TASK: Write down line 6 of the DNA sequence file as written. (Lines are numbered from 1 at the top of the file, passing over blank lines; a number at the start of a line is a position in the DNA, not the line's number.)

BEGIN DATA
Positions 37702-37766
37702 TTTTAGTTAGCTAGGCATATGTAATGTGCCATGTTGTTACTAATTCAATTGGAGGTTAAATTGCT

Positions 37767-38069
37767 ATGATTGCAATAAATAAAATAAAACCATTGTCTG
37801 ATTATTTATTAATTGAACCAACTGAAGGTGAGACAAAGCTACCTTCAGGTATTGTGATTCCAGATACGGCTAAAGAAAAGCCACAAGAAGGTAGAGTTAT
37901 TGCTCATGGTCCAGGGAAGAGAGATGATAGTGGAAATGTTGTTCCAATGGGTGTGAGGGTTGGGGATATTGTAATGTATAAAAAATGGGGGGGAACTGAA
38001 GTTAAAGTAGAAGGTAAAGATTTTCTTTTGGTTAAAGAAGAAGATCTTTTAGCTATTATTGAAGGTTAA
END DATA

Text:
37901 TGCTCATGGTCCAGGGAAGAGAGATGATAGTGGAAATGTTGTTCCAATGGGTGTGAGGGTTGGGGATATTGTAATGTATAAAAAATGGGGGGGAACTGAA